2009 Moratorium On Distributions From Retirement Accounts

Congress approved legislation that includes a one-year suspension of the required minimum distributions for 2009 for taxpayers who are 70 1/2 and older!

Requirements for 2008 remain unchanged.

While there has been some speculation about regulatory relief for 2008, Congressional tax staff feel that the 2009 RMD waiver provides fair and adequate taxpayer relief. Clearly Congress is attempting to help by not forcing withdrawals from accounts that have declined in these markets. As long as you are over 70 1/2 the new rules apply regardless of how your money is invested (stocks, bonds, CD’s etc.). The bottom line: If you do not need the money there is no forced withdrawal (RMD) in 2009. If you need the income you can still make withdrawals. This relief is for only one year – 2009.

Explanation of RMD Provision by Joint Committee on Taxation
Under the provision, no minimum distribution is required for calendar year 2009 from individual retirement plans and employer-provided qualified retirement plans that are defined contribution plans like a 401k (within the meaning of section 414(i)). Thus any annual minimum distribution for 2009 from these plans is not required to be made. The next required minimum distribution would be for calendar year 2010.

In the case of an individual whose required beginning date is April 1, 2010 (e.g., the individual attained age 70 1/2 in 2009), the first year for which a minimum distribution is required under current law is 2009. Under the provision, no distribution is required for 2009 and, thus, no distribution will be required to be made by April 1, 2010.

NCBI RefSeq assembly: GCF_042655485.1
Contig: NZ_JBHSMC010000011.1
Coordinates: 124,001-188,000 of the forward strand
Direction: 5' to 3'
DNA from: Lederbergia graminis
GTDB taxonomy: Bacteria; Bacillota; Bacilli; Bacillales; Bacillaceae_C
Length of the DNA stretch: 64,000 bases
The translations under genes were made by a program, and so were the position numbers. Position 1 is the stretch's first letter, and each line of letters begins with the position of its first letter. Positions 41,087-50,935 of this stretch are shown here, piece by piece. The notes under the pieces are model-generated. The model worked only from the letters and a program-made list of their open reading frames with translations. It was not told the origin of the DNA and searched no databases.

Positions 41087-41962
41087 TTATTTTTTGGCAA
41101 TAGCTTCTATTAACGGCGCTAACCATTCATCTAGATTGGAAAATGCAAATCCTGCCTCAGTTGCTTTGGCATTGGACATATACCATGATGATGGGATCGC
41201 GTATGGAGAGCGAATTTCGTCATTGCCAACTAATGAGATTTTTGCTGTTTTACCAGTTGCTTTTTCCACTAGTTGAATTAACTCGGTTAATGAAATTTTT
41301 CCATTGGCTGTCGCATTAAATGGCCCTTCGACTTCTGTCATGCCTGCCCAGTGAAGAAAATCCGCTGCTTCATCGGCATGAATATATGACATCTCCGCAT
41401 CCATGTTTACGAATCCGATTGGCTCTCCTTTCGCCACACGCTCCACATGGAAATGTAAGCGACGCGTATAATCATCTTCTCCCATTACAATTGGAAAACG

Effective Date
The provision is effective for calendar years beginning after December 31, 2008. However, the provision does not apply to any required minimum distribution for 2008 that is permitted to be made in 2009 by reason of an individual’s required beginning date being April 1, 2009. IRA rules are among the most complex laws on the books and there are several other rules that are part of this legislation that I have intentionally left out due to their narrow application. I am more that happy to discuss these temporary changes and how they affect your personal situation so do not hesitate to call.

Related Posts
  • Significant Changes to the Federal Estate and Gift Tax Exemption Pending in Congress Read More
  • Why Your Coronavirus (COVID-19) Checklist Should Include Durable Powers of Attorney for Health Care and Finances Read More
  • Estate Tax and Inheritance Tax Considerations in Michigan Estate Planning Read More